Tag Archive: dance


 

by Gordiya Khademian

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On June 5, 2016, Silk Road Dance Company helped represent Iran at the Fiesta Asia street fair in Washington DC. This was the first time Iran has ever been represented at Fiesta Asia, thanks to the hard work of a group of young Iranian-American professionals in the Washington, DC area.

After an initial procession of costumes and banners down Pennsylvania Avenue, representing countries across the continent of Asia, Silk Road Dance Company first performed on the main stage, with the impressive Capitol Building creating a striking image behind them. Their performance, choreographed by Dr. Laurel Gray, consisted of three selections: Spring Rain in the Rose Gardens of Esfahan -a classical-style Persian dance to instrumental music; a Balochi folkloric dance; and a contemporary Persian dance to Moein’s Zendegi ba Toh.

Silk Road Dance Company performed again at the Iran tent for a smaller, more intimate audience. The day was filled with energy and excitement as people learned more about Iran’s diverse culture, dress, music, and dance. It was an honor to be able to share this heritage in our nation’s capital. .

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Silk Road Dance Company from an early performance. Nyla, who suggested the name for the ensemble, is shown in green on the far right.

Silk Road Dance Company from an early performance. Nyla, who suggested the name for the ensemble, is shown in green on the far right.

Evoking images of exotic places and treasure-laden caravans, the Silk Road appeals to the popular imagination. Over the past decade, Silk Road cultures have gained new audiences with an increased awareness of the history and geography of the region. Much of the credit for this goes to cellist Yo-Yo Ma and the seeds that were sewn when he launched his Silk Road Project in 1998.

Momentum gathered with the epic 2002 Smithsonian Folklife Festival in Washington DC. This wildly successful event was entitled The Silk Road: Connecting Cultures, Creating Trust and “celebrated the living traditional arts of peoples of Silk Road lands.”

But Silk Road Dance Company®, founded in 1995, traces its roots to an even earlier source of inspiration – a 1982 performance at the Asia Society in New York. Although Laurel Victoria Gray, who later founded the Silk Road Dance Company, did not attend this concert, she learned of it when a fellow graduate student in the PhD program at the University of Washington handed her clipping from that week’s New York Times. It was the October 29, 1982, article by Jennifer Dunning “In Song and Dance Along the Silk Route,” illustrated with a photograph of one of the concert’s female performers.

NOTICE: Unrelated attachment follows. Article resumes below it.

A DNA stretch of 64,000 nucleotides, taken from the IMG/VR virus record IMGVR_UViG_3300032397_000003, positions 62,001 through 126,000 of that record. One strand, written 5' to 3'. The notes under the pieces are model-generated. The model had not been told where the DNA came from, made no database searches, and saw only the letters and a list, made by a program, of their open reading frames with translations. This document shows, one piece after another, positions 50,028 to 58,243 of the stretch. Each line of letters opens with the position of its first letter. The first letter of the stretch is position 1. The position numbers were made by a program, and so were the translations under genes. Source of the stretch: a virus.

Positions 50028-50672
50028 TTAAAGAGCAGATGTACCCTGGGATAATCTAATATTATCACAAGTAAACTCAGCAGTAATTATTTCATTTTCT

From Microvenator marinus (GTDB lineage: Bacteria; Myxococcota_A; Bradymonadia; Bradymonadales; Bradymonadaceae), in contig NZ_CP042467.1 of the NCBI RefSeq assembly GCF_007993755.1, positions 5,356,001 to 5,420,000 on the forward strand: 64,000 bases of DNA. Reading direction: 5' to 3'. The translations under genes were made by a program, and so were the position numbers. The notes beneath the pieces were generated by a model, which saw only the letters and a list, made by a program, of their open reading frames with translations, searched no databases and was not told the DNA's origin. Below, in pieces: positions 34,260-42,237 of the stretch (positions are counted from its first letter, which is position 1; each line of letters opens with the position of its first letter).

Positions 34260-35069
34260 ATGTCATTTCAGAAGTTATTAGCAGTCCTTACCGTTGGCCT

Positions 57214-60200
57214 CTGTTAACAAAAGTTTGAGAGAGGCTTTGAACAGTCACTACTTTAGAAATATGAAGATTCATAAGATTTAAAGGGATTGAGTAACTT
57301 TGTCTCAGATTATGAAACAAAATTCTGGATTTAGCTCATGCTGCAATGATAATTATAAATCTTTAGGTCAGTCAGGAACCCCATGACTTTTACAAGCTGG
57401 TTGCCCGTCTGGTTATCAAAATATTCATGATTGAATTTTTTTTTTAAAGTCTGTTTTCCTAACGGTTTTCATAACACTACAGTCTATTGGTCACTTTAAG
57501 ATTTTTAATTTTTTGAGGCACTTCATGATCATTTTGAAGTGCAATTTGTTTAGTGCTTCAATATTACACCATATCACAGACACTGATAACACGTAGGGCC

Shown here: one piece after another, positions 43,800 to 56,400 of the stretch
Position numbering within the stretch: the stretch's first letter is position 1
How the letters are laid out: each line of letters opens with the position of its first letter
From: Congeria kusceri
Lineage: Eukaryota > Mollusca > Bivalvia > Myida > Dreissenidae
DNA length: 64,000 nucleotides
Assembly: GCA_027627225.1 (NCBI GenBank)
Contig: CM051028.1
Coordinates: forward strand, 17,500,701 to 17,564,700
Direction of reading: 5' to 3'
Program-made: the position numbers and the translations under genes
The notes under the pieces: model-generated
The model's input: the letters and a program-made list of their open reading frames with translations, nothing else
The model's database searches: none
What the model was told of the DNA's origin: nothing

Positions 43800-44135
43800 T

For Gray, who was already deeply involved in ethnic dance of Central Asia, the Caucasus, and the Middle East, reading the article was a galvanizing moment. “For years I had been searching for descriptors for the dances in my personal repertoire and that of my ensemble,” Gray explains. “All the terms seemed so lengthy and awkward. When I saw the title of the New York Times article, everything came into focus. Of course, I knew about the Great Silk Road, and how it was the connective thread that united these diverse cultures. From that moment on, I began to use the term ‘Silk Road’ to identify my work.”

Gray had fallen in love with Uzbek dance when she met People’s Artist of Uzbekistan Qizlarhon Dusmuhamedova in 1979 and attended her performance with the Bakhor Ensemble at Seattle University. She added Central Asian dance to the growing repertoire of her group which she renamed Tanavar Dance Ensemble in 1982 in honor of a famous genre of Uzbek women’s dances. Soon their concerts and publicity identified them with the cultures of the Silk Road.

Gray returned to Uzbekistan in 1984 as a cultural representative with a Seattle-Tashkent Sister City Delegation led by Mayor Charles Royer. At the invitation of Uzbekistan Vatan Society, Gray traveled to Uzbekistan to continue her dance studies. In 1988 and 1989, Uzbekistan’s Union of Theatrical Workers invited her to bring delegations as part of an ongoing cultural exchange program, causing Gray to identify Seattle as “a new stop on the ancient Silk Road.”

In 1986, Gray released “An Introduction to Uzbek Dance,” the first volume in a proposed “Dances of the Silk Road” video series. New York Times dance critic, Jennifer Dunning, noted that this video “focuses on women’s dance but offers intriguing looks at the basic arm gestures and characteristic movements of the forms as well as the costumes, jewelry and music associated with the dances.”

Later in the 80s, Gray visited New York and was invited to visit the Asia Society by Beate Gordon, who had seen the first volume of Dances of the Silk Road. “It was such an honor,” remembers Gray. “And it also gave me a sense of connecting to an important source of my inspiration.”

When Gray left Seattle in 1992 to continue her dance studies in Uzbekistan for two years, Tanavar Dance Ensemble gave a few more performances but waited for Gray’s return. She did come back to Seattle for several months before relocating to the East Coast in the summer of 1994.

As Gray began to meet and work with Washington DC area dancers, a small core of students expressed an interest in exploring Central Asian and Persian dance in greater depth. And when the dancer Nyla approached her about performing for Persian weddings, Gray saw the opportunity to create a Washington DC-based performance group.